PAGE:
Leading article: A clear-headed approach

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The latest report from the House of Commons Science Select Committee does not mince its words in condemning the existing illegal drugs classification system used by the authorities. The system, it says, is based on "ad hockery and conservatism"and should be scrapped. The committee proposes to replace it with a wholly new scale that would rate substances purely on the basis of the health and social risks involved in taking them. It would remove the link to potential punishments under the law. And it would include legal drugs such as alcohol and tobacco to give the public "a better sense of the relative harms involved" in drug consumption.

The report is not as comprehensive as it might have been. It sidesteps the question of legalisation and makes relatively little mention of issues such as the provision of addiction treatment, and the prevalence of the abuse of particular narcotics. It is essential for such wider social factors to be considered when determining how a society can best deal with the problem of drug taking.

But in fairness to the committee, it did not set out to discuss such themes. Its focus was the classification system itself. And the report is right to highlight that there are major problems with the present system of rating drugs. Over time it has come to reflect little more than the level of penalties offences such as possession and dealing can attract. This tells us nothing about how dangerous a drug actually is, something the committee's chart of the most damaging illegal drugs reveals. It is notable, for instance, that class-C ketamine is found to be more damaging than class-A ecstasy.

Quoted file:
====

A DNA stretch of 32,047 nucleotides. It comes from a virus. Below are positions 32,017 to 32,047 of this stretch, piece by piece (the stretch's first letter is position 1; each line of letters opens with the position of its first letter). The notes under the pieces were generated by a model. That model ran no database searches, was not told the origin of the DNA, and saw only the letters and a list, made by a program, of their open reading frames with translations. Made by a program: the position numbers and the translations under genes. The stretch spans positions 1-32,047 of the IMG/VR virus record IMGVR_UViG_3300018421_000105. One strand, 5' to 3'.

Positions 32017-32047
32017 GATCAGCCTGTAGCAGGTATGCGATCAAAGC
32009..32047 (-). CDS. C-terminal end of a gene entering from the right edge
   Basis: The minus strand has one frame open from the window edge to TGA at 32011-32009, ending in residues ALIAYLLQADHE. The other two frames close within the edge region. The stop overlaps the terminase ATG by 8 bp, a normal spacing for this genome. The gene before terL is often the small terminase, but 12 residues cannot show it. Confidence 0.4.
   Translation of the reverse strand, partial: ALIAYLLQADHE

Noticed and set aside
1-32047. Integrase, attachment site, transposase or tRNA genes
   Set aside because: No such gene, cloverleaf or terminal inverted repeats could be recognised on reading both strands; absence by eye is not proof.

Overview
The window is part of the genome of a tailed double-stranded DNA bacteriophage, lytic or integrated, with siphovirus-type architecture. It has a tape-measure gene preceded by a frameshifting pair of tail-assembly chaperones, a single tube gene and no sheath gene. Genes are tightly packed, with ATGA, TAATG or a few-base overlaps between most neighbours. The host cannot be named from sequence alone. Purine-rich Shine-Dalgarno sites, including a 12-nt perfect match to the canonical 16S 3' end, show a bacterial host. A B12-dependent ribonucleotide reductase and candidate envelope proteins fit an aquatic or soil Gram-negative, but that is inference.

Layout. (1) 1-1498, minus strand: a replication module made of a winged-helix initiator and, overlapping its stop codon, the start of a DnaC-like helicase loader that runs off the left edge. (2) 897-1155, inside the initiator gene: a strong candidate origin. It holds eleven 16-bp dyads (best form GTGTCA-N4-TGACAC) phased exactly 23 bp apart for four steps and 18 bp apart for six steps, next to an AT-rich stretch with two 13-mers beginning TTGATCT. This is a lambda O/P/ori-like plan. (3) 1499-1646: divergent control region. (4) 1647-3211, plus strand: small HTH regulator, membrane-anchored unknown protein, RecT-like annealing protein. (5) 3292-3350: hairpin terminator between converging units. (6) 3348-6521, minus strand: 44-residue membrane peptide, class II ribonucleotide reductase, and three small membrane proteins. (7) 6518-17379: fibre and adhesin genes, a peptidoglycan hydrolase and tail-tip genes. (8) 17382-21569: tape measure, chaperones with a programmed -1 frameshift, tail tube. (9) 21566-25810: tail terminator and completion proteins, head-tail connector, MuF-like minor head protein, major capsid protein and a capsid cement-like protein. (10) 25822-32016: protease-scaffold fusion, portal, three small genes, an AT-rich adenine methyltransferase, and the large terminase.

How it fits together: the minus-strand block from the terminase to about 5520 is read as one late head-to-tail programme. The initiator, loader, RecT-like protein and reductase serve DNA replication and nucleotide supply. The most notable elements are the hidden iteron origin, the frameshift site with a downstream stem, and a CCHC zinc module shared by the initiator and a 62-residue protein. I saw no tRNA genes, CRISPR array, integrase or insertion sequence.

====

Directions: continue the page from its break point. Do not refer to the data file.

This raises a question mark over the very point of a grading scale.If one of its aims is to deter would be drug takers, the new system recommended by the committee would certainly make more sense. As things stand, the question of whether ecstasy is class A, B, or C is unlikely to be foremost in the mind of a young person experimenting with drugs. They will, most likely, make a decision based on how many of their peers are taking the drug. If they had access to an impartial scale, based wholly on the degree of harm a substance causes, they might well take more notice.

Another obvious benefit of the more scientific rating system is that it would be immune from cynical political grandstanding, of the sort we saw recently over the downgrading of cannabis. But this report is welcome primarily because it helps remove the question of drug abuse from the realm of myth and place it in the purview of science. We need a clear-headed debate about how to handle the phenomenon of illegal drug taking. Our present approach - and all the rhetoric that comes with it - owes more to fear than reason.